Holly Williams Brings the Nashville Charm of White's Mercantile to Malibu
Nicole Kidman, Gwyneth Paltrow, Reese Witherspoon and Taylor Swift are fans of the country music star's Nashville-born general store.
If there’s anyone with enough country cred to inject Malibu with some Southern charm, it’s Holly Williams—daughter of Hank Williams, Jr. and granddaughter of Hank Williams. The country music star and entrepreneur debuted her first West Coast outpost of White’s Mercantile at Malibu Country Mart in late April (fittingly, during the Stagecoach festival in Indio).
Since originally opening in a renovated gas station in Nashville in 2013, White’s Mercantile — which takes its name from Williams’ maternal grandparents, June and Warren White — has attracted shoppers like Gwyneth Paltrow, Reese Witherspoon, Sheryl Crow, Faith Hill, Taylor Swift, Martina McBride and Nicole Kidman, who regularly enlists the store for custom gift baskets with husband Keith Urban.
This year marked a major westward expansion. In addition to Malibu, the store opened in Louisville, Ky.; Charleston, S.C.; and New Orleans within the past five months, totaling eight U.S. locations.
While Williams had been eyeing L.A. storefronts for about a year, the decision to set up shop on the West Coast swiftly garnered support among her Hollywood friends, among them Witherspoon, whose fashion label Draper James has a store a few blocks up from White's Mercantile in Nashville's buzzing 12 South district.
"Every now and then we talk business; I told her we were opening, and she was excited," Williams tells The Hollywood Reporter. Paltrow, a longtime friend who lent her voice to The Highway, Williams' third album, was also "super supportive."
The 1,405-square-foot space stocks kitchenware (like cast iron skillets, wooden spoons and cutting boards) alongside cookbooks by Thomas Keller, Alice Waters and Bouchon Bakery; skincare and wellness products by Goop, which is exclusively stocked in Malibu at the store; candles by Maison La Bougie and Malibu's own Simple Nature; beach towels by Turkish T; and black-and-white paintings by Williams’ husband, musician turned artist Chris Coleman.
"I want people to come in and be able to buy a beautiful diamond necklace and some really good Blackberry Farm peanut butter and a Goopglow face peel. I love the idea of just coming into a one-stop shop to cover gifting or buying things for yourself,” Williams explains.
She made it a point to stock her Malibu shelves with a mix of items not found at the rest of the shopping destination. "We try to carry some kitchen classics; you can come in and get teaspoons, measuring cups or a leather jacket."
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Rounding out the offerings are clothing, footwear and accessories for women, men and kids, such as women's boots by Anine Bing, men's shirts and hats by Filson, denim by Agolde, swimwear by Cali Dreaming and sleepwear by Maison Du Soir.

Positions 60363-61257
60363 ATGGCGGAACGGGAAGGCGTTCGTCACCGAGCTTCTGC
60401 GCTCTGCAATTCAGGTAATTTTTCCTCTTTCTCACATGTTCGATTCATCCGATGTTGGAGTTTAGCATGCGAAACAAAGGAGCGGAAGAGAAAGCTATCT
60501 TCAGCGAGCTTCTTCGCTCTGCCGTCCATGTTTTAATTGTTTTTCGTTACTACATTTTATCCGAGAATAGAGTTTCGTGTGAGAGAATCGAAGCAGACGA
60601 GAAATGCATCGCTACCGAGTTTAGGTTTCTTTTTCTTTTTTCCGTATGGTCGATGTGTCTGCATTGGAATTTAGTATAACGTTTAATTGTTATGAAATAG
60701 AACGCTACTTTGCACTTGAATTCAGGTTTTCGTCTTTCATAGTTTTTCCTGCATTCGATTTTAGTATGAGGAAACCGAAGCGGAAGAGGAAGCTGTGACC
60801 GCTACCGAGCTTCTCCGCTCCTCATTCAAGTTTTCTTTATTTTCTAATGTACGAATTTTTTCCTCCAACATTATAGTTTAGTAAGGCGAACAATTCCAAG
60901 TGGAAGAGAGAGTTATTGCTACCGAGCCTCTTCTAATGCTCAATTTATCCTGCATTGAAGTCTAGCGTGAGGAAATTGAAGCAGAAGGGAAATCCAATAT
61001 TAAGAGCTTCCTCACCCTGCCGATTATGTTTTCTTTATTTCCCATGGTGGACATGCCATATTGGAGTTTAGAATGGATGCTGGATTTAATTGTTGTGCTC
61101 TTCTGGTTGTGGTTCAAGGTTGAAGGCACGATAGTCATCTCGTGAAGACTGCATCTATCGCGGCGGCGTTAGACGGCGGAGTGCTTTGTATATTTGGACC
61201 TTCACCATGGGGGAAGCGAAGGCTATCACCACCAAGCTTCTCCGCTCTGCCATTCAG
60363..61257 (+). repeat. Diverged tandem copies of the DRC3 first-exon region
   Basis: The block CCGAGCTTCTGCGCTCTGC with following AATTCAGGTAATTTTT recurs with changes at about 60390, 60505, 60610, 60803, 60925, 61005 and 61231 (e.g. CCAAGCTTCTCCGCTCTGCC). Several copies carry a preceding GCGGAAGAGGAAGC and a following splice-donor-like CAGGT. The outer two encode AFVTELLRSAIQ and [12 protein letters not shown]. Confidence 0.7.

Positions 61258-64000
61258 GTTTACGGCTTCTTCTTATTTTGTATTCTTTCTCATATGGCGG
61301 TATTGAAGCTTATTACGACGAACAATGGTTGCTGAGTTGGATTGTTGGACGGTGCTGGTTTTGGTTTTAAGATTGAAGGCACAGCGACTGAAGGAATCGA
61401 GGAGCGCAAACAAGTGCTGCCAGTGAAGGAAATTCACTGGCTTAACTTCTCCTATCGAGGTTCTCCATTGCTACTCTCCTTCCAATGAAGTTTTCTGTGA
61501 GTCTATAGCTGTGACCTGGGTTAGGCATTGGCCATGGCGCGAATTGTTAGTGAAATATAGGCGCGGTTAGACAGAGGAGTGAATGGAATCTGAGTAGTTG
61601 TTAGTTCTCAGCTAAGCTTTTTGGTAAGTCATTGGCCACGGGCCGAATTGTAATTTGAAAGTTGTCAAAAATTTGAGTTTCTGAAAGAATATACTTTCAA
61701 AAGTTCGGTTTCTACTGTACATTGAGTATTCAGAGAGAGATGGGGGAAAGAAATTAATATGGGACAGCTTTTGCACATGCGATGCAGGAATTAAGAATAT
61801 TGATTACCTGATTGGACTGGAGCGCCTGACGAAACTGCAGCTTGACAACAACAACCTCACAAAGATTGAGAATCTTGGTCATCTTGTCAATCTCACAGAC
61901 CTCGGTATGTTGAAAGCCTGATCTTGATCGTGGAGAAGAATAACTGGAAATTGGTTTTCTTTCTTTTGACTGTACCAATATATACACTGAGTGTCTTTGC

The inventory will eventually include more local makers as the store settles into its coastal digs; a few current ones include L.A.-based jewelry label Eriness (a favorite of Swift and actress Elizabeth Banks) and Malibu Honey.
The multi-hyphenate musician also founded Nashville designer womenswear boutique H. Audrey and moonlights as an interior designer. For her new hospitality company, White’s Room & Board, Williams transformed a handful of historic Nashville homes into luxury vacation rentals. Her shops are inspired by the "old-timey" Southern general stores she grew up visiting, but with a rock-and-roll feel that tries not to make them "too barn."
The bright, light-filled Malibu store features vintage signs, decor and furnishings sourced from all over the U.S., including mahogany leather club chairs (which are also for purchase) and a vintage checkout counter from Indiana that Williams found on eBay. Wallpaper by Cole & Sons’ adds pattern (their Nuvolette cloud wallpaper is a go-to for Williams' home renovation projects), while the dressing room features Abnormals Anonymous' Flashdance wallpaper.
Williams' first time visiting L.A. was during a road trip shortly after graduating from high school. "I told Mom, ‘I want to go to L.A. and try to find a room to rent and learn piano out there for songwriting.' I went out there and found this cheap little room through a friend from the music business, and it was kind of my first L.A. experience, and just taking in all of the sights."
Her first impression? "I knew nothing about Malibu except what you hear about on TV, seeing it on Beverly Hills, 90210. I imagined it as like this very gilded la-la land, like The Fresh Prince of Bel-Air. I drove out there one day and just fell in love with the raw beauty and that great little grocery store [at Malibu Country Mart] — all the candy in it and a cute puppy dog, and I was like, ‘Man, this place is amazing.’ It had this very cool local surfer vibe and everyone was super warm and welcoming, and I just loved it."
Williams notes the growing similarities between the City of Angels and Music City, U.S.A. “Nashville has had such a massive growth spurt [from] the days when the opening of the Gap was like world news, and we had one coffee shop. In the last five years, we have food that can rival any L.A. restaurant," she says. "Old Nashville was kind of, you're in the music business or you're a soccer mom; there wasn't [much] in between. And now we have really a creative vibe the way that L.A. does. We have tons of artists, graphic designers, painters and photographers, and it's not all about guitars anymore.”
White’s Mercantile at Malibu Country Mart, 3835 Cross Creek Rd., Malibu; (310) 317-4750; whitesmercantile.com.